I got home from work tonight...er, uh...this morning, yea... @ 2:00 am and by 3:20 am I had a charcoal-fired cold smoke started in the Smoke Vault...I had thought about using the toothpick hanging method last week when I started this project...another member had used it in his UDS a year or so back, and it looked like it worked out so darn well that I thought I better just go ahead and try it out:

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    8.25lbs pre-cured and seasoned weight, ~3/8" cut thickness, hanging on one 15" x 23" grate:

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    A half-dozen briquettes to kick things off with some hickory and cherry for the cold smoke:

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    Smoke temps for the first 20 minutes, without the burner lit:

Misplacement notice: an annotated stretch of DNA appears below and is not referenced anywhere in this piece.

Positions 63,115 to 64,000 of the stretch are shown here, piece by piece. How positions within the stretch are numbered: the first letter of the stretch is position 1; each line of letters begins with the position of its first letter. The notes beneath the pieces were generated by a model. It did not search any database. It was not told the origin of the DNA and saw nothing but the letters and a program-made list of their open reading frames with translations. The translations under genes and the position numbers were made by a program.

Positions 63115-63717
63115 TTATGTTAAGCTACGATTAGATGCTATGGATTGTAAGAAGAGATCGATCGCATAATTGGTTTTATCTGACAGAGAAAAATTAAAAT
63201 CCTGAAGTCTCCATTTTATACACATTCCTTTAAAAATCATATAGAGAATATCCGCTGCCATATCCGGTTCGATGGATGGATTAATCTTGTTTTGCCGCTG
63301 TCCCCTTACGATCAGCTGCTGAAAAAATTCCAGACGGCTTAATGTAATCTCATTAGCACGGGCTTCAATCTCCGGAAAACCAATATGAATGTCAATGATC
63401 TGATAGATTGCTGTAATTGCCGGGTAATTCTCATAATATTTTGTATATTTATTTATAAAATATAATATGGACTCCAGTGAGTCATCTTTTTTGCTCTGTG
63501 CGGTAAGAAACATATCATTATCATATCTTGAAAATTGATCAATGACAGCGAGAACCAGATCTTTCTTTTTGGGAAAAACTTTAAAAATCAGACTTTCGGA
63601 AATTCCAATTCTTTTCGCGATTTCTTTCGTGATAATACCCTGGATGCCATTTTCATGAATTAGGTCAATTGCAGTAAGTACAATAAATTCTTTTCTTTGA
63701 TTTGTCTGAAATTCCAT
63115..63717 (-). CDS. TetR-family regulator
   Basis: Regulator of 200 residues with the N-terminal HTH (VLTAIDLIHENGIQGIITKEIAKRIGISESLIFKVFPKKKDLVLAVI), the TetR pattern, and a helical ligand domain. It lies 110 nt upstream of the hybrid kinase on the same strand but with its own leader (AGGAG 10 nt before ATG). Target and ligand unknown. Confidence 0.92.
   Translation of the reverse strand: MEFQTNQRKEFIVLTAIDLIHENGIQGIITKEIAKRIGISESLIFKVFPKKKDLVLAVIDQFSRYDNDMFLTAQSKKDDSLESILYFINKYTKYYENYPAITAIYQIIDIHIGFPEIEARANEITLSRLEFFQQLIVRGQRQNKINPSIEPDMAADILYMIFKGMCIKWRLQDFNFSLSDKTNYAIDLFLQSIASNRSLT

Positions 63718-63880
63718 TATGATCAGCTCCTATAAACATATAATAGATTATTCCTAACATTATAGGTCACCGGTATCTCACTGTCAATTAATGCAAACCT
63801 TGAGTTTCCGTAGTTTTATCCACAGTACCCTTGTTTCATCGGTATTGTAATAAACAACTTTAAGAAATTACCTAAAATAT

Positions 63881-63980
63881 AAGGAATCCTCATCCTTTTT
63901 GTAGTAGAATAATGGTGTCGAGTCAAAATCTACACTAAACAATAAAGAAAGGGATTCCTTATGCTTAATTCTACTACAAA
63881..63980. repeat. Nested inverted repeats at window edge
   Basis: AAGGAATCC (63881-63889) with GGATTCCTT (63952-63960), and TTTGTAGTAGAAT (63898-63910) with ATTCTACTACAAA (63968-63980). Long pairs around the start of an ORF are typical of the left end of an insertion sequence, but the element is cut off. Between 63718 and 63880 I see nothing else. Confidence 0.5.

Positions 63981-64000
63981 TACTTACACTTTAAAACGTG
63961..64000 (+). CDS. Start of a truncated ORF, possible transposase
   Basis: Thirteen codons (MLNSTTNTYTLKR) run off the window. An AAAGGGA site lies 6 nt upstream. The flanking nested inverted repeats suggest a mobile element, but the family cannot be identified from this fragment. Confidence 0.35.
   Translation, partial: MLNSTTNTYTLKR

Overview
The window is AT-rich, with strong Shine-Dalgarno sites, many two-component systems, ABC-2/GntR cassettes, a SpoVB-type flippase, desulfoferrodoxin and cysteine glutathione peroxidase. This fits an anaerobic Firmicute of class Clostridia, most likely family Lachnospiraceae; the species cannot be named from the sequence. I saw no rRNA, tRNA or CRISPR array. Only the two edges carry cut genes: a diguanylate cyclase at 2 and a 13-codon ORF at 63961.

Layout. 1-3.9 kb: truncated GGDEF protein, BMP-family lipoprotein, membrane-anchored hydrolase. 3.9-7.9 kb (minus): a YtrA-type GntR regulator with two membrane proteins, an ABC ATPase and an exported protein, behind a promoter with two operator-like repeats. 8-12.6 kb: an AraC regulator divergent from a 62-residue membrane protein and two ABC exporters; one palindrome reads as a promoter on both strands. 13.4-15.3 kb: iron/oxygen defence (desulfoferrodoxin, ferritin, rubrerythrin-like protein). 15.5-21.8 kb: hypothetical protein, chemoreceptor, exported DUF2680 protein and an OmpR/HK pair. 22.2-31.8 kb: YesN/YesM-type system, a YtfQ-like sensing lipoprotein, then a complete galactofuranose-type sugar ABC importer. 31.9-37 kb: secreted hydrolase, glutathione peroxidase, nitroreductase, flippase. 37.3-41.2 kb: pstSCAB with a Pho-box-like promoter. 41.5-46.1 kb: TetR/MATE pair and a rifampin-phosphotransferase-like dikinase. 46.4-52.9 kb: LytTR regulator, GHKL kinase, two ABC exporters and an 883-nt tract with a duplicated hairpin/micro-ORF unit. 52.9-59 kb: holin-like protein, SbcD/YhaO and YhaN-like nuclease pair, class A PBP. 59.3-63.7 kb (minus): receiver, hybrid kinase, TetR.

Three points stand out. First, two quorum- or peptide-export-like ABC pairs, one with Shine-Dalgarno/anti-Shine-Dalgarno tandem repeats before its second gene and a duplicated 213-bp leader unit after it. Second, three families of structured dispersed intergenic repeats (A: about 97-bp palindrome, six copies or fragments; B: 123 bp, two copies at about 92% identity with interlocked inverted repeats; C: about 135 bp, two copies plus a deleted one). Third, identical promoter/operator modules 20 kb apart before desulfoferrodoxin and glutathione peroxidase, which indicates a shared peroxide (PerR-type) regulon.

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    Just getting it built up a bit here towards the 1 hour mark with the burner lit after the first 30 minutes, and slowly bumping it about every 10 minutes...I'm shooting for the ~160* range:

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    1 hour in and the meat is just starting to skin-over slightly:

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    And, this is why we check things out periodically until things are a bit more stable...a dehydrator would make this stage easier, but then where would the challenge be? LOL!!!!!: